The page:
152 views

8088 CPU A16-A19 address lines go crazy with nop test after 0FFFF address

I'm building a minimal, minimum mode 8088 computer. I started with an 80C88-2 (CMOS, static variant) CPU. My configuration is really simple. One CPU, one 74HCT245 (DTR->DT/R) for the data lines, ...
30
votes
9answers
5k views

How did early laser printers get by with so little memory?

The first HP Laserjet only had 128K of memory. To print an area of 7.5 by 10 inches at 300 DPI requires 844K if it's kept as a single bitmapped image. Obviously they were doing something clever to ...
3
votes
2answers
122 views

Could early computers use existing punch card machines?

In the early decades of the industry, computers used punch cards for data storage and transmission, partly because they were already widely used for pre-computer data processing; indeed, a major ...
4
votes
1answer
72 views

Why have both the ORG and LOC pseudo-operations in the SHARE/Symbolic/Fortran Assembly Programs for the IBM 704/709/7090/7094?

This is a fairly basic question, and I almost feel ashamed to ask it; I'm guessing it can be answered in a single sentence. There was a rather influential series of assemblers for some of IBM's ...
6
votes
2answers
503 views

Why doesn't Visual6502 simulate RRA in the way I expect?

As everyone knows, the 6502 has many many undefined opcodes. One of these is RRA, which essentially performs both ROR and ADC. From what I understand of hardware (really not much) and the explanation ...
13
votes
3answers
6k views

When did they stop verifying everything that went into a computer?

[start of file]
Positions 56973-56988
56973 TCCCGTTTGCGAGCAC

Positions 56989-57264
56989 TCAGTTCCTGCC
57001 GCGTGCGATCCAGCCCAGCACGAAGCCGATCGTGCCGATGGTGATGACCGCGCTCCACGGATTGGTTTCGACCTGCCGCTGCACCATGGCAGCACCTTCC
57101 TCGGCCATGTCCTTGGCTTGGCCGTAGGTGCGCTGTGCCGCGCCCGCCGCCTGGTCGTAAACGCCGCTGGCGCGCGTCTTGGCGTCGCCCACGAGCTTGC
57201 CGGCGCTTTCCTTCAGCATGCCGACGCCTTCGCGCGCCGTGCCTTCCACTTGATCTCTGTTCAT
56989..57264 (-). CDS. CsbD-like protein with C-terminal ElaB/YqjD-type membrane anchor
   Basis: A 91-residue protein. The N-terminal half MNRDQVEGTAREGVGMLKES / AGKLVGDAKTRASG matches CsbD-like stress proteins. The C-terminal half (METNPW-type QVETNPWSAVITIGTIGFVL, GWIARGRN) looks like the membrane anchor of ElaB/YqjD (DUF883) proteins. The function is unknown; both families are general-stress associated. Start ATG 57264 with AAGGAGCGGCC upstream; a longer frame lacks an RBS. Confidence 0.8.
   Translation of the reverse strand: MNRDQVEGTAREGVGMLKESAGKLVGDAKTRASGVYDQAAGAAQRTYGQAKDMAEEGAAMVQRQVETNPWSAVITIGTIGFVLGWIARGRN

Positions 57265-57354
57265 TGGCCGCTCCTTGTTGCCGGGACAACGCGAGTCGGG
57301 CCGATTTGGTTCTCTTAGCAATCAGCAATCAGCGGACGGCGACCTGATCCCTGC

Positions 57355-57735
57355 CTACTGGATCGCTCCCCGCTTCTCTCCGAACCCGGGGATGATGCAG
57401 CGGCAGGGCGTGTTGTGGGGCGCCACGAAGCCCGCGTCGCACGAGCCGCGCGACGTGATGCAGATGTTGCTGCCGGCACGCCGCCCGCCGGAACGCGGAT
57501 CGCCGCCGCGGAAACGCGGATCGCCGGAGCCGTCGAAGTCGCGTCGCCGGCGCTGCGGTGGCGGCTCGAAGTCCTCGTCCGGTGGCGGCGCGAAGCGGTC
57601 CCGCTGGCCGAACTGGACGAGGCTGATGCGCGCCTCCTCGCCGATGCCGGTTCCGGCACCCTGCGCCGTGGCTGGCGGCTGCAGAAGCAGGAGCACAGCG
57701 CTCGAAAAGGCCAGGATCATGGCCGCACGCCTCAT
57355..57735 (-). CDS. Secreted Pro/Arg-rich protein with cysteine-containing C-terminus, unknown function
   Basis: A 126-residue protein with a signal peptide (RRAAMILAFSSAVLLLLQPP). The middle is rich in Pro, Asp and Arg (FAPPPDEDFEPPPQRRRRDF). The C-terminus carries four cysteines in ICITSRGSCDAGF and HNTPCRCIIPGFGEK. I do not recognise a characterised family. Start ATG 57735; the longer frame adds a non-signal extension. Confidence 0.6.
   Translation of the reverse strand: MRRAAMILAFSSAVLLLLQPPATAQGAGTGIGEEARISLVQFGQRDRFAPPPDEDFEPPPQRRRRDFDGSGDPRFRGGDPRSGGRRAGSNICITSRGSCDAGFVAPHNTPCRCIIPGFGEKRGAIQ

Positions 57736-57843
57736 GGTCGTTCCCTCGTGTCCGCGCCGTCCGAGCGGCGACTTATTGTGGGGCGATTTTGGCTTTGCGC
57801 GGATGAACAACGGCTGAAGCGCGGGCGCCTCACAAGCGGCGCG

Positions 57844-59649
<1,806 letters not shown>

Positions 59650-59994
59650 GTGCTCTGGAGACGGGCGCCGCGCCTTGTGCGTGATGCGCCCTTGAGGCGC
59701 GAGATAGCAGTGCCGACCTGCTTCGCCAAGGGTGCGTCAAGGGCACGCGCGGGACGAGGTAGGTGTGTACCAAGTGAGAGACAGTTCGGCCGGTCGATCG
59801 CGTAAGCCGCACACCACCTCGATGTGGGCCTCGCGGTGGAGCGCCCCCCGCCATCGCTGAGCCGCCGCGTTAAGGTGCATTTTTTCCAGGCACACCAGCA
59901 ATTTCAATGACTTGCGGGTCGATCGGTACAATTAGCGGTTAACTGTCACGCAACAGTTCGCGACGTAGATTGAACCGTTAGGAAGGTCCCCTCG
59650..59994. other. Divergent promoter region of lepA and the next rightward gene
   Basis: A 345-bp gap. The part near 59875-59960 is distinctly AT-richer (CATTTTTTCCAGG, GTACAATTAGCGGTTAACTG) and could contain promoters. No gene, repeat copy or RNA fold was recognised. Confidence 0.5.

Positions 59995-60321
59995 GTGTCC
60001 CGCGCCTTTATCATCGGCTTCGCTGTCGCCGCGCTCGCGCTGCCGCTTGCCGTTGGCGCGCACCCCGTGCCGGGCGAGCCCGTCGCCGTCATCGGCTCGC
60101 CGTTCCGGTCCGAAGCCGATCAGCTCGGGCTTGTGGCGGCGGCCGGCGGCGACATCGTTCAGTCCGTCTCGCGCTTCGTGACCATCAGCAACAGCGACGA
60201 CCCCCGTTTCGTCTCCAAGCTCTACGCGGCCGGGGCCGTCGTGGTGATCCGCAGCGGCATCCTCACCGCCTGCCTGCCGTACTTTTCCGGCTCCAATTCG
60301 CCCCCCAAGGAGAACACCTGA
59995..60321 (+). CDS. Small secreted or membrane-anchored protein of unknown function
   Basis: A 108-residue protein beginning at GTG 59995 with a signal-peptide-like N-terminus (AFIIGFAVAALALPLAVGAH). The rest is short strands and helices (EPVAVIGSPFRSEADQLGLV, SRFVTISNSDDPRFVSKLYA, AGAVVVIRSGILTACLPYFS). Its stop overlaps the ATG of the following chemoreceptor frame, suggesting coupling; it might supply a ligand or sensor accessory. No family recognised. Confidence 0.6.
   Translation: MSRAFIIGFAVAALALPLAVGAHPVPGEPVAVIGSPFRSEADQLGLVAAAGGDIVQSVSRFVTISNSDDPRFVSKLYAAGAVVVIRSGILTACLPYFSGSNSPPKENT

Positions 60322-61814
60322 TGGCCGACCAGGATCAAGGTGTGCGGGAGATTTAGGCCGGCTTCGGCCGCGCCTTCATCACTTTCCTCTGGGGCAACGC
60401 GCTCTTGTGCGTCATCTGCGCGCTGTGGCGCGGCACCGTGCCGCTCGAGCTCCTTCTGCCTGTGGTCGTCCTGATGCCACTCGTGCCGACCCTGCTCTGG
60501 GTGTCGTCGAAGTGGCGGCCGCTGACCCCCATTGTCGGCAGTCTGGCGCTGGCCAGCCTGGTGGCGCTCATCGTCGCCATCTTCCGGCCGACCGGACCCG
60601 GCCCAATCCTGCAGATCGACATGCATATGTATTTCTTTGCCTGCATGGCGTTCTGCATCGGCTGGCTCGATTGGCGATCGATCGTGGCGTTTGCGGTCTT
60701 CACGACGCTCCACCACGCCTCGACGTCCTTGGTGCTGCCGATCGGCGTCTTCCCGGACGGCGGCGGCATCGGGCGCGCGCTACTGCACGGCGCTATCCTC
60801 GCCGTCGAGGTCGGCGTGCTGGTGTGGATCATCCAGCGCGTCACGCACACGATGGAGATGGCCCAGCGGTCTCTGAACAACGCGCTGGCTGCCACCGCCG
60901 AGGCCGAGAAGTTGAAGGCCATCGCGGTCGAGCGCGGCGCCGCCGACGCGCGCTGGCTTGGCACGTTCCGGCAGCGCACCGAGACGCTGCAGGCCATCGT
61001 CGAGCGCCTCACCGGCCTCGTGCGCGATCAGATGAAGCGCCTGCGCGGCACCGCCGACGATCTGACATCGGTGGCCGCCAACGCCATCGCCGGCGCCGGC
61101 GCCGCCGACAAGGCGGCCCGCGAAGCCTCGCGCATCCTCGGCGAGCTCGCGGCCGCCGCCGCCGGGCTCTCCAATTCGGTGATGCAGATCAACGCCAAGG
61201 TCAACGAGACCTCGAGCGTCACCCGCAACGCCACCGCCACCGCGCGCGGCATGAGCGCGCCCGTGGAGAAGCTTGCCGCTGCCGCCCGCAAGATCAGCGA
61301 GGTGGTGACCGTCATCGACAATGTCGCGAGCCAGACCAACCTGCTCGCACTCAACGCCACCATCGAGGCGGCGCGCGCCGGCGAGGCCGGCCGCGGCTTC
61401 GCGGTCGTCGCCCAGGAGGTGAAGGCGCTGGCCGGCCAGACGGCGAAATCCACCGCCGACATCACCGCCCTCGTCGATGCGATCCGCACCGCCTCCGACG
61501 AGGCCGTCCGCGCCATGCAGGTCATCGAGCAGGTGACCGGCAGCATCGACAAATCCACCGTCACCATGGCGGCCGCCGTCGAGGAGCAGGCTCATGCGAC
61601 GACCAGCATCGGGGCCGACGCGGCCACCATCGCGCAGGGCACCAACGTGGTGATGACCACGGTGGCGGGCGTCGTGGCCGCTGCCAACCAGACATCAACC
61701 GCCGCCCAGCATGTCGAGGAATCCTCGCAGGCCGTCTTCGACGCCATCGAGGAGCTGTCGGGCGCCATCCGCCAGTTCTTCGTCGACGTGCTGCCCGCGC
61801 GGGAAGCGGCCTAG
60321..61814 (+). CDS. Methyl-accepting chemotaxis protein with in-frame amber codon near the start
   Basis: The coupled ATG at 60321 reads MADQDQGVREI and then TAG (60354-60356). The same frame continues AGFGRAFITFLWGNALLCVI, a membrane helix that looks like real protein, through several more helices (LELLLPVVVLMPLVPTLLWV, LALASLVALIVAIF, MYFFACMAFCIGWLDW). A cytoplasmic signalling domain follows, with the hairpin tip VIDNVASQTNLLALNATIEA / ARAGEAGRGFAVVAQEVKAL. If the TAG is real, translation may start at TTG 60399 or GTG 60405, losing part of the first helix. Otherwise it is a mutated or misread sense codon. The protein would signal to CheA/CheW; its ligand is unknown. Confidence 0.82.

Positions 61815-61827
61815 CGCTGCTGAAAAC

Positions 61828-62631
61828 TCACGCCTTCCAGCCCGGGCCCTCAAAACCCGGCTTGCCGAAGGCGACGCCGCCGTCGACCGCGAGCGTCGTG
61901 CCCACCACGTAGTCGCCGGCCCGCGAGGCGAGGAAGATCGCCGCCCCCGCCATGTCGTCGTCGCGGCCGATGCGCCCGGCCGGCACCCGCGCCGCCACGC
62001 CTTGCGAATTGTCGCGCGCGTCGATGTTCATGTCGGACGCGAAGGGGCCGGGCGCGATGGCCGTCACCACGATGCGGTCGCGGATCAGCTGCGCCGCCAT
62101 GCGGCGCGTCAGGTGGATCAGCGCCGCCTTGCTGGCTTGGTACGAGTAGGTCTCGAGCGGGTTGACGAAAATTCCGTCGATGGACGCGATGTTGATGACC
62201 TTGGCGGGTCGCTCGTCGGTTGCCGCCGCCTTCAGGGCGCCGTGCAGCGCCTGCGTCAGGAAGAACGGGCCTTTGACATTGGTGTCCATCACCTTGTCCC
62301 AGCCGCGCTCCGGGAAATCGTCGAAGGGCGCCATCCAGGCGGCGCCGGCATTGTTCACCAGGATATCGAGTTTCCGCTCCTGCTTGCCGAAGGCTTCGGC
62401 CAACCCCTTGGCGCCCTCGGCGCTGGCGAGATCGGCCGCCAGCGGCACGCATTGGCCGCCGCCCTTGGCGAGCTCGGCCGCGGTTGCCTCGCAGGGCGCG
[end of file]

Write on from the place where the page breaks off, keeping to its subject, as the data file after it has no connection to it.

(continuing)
In an IBM service bureau in the early 1960’s all data was keyed twice. The first time the holes were punched into cards. The 2nd time a verifier checked that the correct holes had been punched. ...
7
votes
1answer
386 views

How does Master System backwards compatibility work on the Megadrive?

I know that the Megadrive contains the Z80 CPU to help control the soundchips for 16-bit games, and that it provides backwards compatibility for the CPU processing of Master System software, but ...
5
votes
1answer
100 views

MC68030: does execution resume during or after cache burst refill?

The MC68030 processor is equipped with dual 256-byte instruction and data caches as well as a "burst" mechanism used to quickly load a cache line from RAM or L2 cache controlled by the ...
25
votes
1answer
2k views

Why was IBM's Scientific Subroutine Package superseded?

It is a familiar fact that scientific software tends to do a lot of vector arithmetic and similar, that one does not want to keep rewriting the low-level code for such, so the usual practice is to use ...
1
vote
1answer
162 views

Startup behavior of Gameboy - what to replicate in an emulator? [closed]

I'm new here. Let me know if this is the wrong place to ask this kind of question. I'm planning to build a Gameboy emulator. Before I start, I want to have a clear understanding of the startup ...
32
votes
13answers